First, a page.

In the second period, the 1930s and 1940s, publication and positive accolades for Australian books did not precipitate any “recognition … of Australian literature” (149). The lavish newspaper advertisement for Henry Handel Richardson’s Ultima Thule did not even mention that she was Australian. And this was the core of the problem, as individual books had no frame of reference in which to be understood. Thus the fate of the University of Chicago Press 1948 edition of Joseph Furphy’s Such Is Life. Thefirm put maximum effort in terms of marketing, commissioning a sensitive reader’s report from the Scottish critic David Daiches and enlisting the first US Australianist, C. Hartley Grattan, to do high-level promotion of it. But by understanding the novel as “a semi-fictional account of frontier life and early socialism” (337), the potential link to modernism and experimentation was lost. Furphy’s book was denounced for lacking “universality of language” and received a complimentary review only from the Communist Daily Worker.

This episode gives some other hints as to why Australian literature did not take off in the American 1940s, even though Eleanor Dark, Patrick White, and Christina Stead all received prominent American coverage during that period, and Henry Handel Richardson was well appreciated as “one of the major English-language novelists of the era” (227). The brief American interest in Australia in that decade was centered not just in the wartime alliance but the New Deal, with an interest in Australia as a New World, egalitarian venue. As highbrow critics such as Lionel Trilling (whose wife Diana—not “Diane” as is said twice in the book and in the index—reviewed Christina Stead) took power away from more vernacular figures such as Henry Seidel Canby, the egalitarian aspects of Australian literature were no longer assets. More broadly, Australian literature did not qualify as modernist. Though Orin Borsten (later a Hollywood scriptwriter), reviewing Eleanor Dark’s Waterway for the Atlanta Journal, was “unusually perceptive” (164) in recognising the book’s modernism, the reviewer of Dark’s The Little Company for the Chicago Daily News said it lacked the refinement of a Virginia Woolf. Australian books were not “let into” modernism despite the fact some Australian books were in fact modernist. Australian fiction had risen to American prominence, as Carter and Osborne state, in association with the saga novels of British writers such as Arnold Bennett and John Galsworthy. As the reputation of these writers sagged under a more restrictive canonicity, the window for Australian writers closed; even if Eleanor Dark, not to mention Stead or White, was far more modernist than Bennett or Galsworthy.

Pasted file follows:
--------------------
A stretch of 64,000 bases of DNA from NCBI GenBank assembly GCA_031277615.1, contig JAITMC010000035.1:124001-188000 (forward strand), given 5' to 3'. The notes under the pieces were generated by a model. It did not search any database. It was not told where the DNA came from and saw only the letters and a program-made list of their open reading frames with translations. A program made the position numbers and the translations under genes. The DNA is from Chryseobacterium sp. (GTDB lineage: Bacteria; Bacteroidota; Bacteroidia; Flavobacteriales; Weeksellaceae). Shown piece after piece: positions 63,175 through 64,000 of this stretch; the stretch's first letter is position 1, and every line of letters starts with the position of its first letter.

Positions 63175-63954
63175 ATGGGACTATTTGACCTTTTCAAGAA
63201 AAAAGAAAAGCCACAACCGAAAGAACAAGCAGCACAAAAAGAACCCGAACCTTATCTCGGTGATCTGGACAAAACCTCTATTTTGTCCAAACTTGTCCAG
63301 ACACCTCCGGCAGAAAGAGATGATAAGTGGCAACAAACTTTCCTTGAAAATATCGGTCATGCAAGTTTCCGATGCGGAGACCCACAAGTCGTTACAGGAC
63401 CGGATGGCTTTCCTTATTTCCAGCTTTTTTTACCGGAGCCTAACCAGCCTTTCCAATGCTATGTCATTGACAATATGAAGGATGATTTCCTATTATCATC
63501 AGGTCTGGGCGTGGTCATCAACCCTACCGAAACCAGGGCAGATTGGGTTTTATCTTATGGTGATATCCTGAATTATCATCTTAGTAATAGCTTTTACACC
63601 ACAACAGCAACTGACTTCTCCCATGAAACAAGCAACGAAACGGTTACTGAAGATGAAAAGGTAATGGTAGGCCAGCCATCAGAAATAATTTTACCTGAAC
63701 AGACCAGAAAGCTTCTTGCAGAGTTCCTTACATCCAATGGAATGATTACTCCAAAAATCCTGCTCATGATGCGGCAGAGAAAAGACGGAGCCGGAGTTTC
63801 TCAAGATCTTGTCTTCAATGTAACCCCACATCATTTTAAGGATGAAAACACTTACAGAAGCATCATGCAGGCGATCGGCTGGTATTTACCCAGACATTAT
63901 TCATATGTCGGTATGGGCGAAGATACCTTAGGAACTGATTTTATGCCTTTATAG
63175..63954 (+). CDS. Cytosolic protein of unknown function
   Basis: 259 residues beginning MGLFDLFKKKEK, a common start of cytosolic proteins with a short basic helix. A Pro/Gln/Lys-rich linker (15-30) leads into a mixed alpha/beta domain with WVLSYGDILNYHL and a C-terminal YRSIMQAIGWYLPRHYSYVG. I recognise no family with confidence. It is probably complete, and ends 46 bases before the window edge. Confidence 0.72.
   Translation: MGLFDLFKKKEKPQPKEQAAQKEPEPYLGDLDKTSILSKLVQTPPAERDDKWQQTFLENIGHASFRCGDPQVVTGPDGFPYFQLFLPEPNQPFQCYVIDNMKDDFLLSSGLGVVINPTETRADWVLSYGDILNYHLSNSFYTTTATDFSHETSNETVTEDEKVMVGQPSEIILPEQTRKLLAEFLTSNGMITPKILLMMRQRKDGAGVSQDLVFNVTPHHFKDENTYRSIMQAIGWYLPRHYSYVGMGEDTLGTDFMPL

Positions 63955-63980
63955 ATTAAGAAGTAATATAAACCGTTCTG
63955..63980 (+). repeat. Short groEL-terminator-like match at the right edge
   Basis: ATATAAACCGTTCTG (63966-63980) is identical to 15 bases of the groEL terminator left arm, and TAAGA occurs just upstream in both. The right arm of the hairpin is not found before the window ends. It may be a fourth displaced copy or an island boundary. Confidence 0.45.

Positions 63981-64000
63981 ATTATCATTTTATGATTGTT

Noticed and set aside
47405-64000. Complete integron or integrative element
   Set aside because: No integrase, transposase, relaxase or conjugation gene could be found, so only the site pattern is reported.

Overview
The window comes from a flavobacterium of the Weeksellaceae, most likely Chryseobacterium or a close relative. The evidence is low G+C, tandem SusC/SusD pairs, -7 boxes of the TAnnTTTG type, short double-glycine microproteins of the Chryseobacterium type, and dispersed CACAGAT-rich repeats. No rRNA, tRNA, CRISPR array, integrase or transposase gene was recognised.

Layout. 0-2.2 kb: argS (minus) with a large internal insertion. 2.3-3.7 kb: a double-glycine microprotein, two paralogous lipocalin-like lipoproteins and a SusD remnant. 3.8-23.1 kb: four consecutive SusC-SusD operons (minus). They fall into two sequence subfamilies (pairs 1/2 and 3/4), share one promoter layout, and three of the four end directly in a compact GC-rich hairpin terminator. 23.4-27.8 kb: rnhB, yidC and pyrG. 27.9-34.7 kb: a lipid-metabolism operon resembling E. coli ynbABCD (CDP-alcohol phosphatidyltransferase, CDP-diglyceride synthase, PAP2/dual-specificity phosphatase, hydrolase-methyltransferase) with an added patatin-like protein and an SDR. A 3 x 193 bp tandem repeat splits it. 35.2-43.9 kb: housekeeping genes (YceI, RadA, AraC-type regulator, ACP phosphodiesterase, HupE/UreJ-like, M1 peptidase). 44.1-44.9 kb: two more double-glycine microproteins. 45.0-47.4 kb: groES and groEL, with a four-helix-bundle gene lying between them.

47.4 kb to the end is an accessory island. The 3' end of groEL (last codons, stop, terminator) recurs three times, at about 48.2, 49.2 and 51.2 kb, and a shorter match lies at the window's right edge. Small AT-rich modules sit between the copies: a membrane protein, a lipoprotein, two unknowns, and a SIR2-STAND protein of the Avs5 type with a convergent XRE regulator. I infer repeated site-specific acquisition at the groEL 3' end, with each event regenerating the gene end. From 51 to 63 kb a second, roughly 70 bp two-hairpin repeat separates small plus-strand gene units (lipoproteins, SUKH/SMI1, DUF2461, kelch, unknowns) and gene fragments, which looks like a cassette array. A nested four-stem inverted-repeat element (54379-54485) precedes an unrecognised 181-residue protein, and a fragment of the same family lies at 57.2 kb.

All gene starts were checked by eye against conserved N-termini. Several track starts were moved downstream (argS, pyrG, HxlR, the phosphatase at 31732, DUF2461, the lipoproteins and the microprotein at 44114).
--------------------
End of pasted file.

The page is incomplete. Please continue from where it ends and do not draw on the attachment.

Another tentative solution to the mystery conjured by Carter and Osborne is the Cold War. McCarthyism surely hurt the possibilities not just for Christina Stead but Kylie Tennant and Jean Devanny, yet Australian writing was viewed as far away from the urgencies of the Cold War. To compensate, Australian literature in this period had to operate not just in trilateral but in quadrilateral space, with the Soviet Union as the fourth country. Thus Stead’s fiction was championed by Stanley Burnshaw, whose leftism, like Stead’s, was personal and complex. But it is safe to say that if there had been no Soviet Union, Burnshaw and Stead would have never met. In this respect, Ben Huebsch’s confidence in Patrick White was more intrinsic, buttressed by “the force of White’s writing” (206). Whatever the solution to the mystery the authors pose, Carter and Osborne should be lauded for employing publishing history to pose intriguing questions.

Nicholas Birns teaches at New York University.